News Posts matching "Precision Boost 2.0"

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Lenovo Confirms AMD Ryzen 3 2300X and Ryzen 5 2500X Specs

Lenovo put up an updated specs sheet of its ThinkCentre M725 small form-factor desktop, with more processor options. Notable additions to these include the upcoming AMD Ryzen 3 2300X and Ryzen 5 2500X quad-core socket AM4 processors. The two chips succeed the 1300X and 1500X, respectively, and are designed to capture sub-$150 price-points, competing with Intel's Core i3 "Coffee Lake" quad-core processor series. It's rumored that the 2300X could even be priced close to the $100-mark, making it competitive with the i3-8100, while the 2500X could be priced competitively with the i3-8300.

AMD is giving these quad-core chips all its innovations it can muster to make them competitive with Intel's chips - the two feature unlocked base-clock multipliers, Precision Boost (Intel's Core i3 chips lack Turbo Boost), and XFR 2.0, which automatically overclock beyond the max boost frequencies. You also get the latest Precision Boost 2.0 algorithm that ensures each of the four cores gets varying degrees of boost clocks. Based on the 12 nm "Pinnacle Ridge" die, the two chips feature a 2+2 CCX configuration. The 2300X has 4 MB of L3 cache enabled per CCX (8 MB total), while the 2500X gives you the full 8 MB per CCX L3 cache, for a total of 16 MB. TDP of both chips are rated at 65W, and AMD could bundle the Wraith Stealth cooler with the two.

AMD Ryzen 7 2700X Spotted With a 3.7 GHz Base Clock, 4.1 GHz Turbo

AMD's next iteration on their very positively received Zen microarchitecture is preparing for take-off in the coming months, and as we draw ever close to the release date, more details are trickling in. This time, it's the appearance of a Ryzen 7 2700X (which supersedes the original Ryzen 7 1700X) on Futuremark's 3DMark database. The Ryzen 7 2700X was paired with an ASRock X370 Taichi motherboard (still considered one of the best ever to grace AMD's new AM4 platform), and its 8 cores and 16 threads are locked into a 3.7 GHz base and 4.1 GHz turbo clocks (respectively 300 MHz higher base and turbo clocks that the 1700X's).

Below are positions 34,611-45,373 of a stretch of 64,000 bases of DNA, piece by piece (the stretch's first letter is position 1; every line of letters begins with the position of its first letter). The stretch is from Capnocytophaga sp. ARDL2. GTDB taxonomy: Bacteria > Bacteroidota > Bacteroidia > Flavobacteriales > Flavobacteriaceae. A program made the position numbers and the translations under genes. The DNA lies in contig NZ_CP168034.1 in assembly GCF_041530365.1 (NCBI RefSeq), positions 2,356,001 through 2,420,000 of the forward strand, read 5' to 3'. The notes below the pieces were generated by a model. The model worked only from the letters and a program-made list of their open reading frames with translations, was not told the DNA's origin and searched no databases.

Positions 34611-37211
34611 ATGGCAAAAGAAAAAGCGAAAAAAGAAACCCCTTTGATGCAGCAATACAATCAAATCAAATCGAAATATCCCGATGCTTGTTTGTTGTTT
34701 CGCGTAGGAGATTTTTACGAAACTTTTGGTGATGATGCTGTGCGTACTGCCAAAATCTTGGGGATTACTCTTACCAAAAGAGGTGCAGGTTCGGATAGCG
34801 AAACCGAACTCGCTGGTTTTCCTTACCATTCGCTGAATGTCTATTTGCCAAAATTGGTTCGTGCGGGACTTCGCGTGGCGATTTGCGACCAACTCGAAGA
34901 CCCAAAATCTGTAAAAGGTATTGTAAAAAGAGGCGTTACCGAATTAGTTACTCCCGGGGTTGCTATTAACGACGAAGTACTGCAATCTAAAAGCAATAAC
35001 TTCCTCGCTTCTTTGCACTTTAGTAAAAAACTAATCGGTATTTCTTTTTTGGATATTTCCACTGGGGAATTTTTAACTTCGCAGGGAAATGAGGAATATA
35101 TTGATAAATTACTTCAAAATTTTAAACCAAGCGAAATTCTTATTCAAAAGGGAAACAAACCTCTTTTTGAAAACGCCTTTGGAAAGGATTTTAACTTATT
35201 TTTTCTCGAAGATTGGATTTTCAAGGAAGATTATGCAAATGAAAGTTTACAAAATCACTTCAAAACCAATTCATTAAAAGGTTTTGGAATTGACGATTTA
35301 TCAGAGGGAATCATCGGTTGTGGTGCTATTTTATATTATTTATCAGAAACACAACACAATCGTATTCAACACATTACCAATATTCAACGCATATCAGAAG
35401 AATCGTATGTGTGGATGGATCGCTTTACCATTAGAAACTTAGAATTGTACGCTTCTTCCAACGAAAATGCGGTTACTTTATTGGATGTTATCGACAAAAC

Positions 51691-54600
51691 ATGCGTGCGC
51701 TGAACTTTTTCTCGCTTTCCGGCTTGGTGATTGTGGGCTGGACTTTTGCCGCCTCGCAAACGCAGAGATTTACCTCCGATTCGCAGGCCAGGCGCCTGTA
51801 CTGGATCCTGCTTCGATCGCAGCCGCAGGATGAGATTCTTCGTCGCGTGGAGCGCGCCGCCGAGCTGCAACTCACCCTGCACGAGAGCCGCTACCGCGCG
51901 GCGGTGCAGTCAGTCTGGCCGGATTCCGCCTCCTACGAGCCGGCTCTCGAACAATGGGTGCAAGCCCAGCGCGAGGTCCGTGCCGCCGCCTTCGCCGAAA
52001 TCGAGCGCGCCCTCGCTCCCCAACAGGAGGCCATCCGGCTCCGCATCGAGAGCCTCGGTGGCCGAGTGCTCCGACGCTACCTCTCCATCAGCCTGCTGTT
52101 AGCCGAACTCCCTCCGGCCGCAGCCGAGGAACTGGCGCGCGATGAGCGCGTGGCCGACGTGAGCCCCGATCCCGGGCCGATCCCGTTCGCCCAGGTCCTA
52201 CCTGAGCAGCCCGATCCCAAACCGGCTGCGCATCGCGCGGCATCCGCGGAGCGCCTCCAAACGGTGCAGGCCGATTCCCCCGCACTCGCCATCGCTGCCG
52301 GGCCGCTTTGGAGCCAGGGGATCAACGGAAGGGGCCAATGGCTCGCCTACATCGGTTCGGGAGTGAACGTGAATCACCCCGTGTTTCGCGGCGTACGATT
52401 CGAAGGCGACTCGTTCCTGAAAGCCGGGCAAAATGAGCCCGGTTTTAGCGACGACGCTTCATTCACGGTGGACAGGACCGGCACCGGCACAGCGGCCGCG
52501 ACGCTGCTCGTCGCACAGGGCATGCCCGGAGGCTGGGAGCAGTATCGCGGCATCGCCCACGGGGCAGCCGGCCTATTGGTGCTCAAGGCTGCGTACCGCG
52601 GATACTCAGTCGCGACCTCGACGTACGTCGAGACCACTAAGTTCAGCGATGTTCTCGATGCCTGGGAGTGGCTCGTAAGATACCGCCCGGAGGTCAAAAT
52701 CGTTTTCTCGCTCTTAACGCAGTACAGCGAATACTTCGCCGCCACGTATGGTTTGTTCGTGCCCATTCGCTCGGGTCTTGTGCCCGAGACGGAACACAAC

The usage of AMD's XFR 2.0 (eXtended Frequency Range) and Precision Boost 2.0 could mean that the CPU is able, in certain scenarios, to turbo over the specified limit of 4.1 GHz, up to 4.2 GHz, thus delivering an even bigger boost to its performance. The usage of a 12 nm process means AMD has taken the power savings and increased frequency potential that comes from shrinking their original Zen microarchitecture, and put those to increased frequencies across the board, thus increasing their CPU's single-thread performance. Being an X chip,. AMD has kept the package TDP at a still respectable 95 W, much like its 1000 series Ryzens, though we know that this 95 W figure doesn't really spell out just how energy efficient these AMD CPUs really are.
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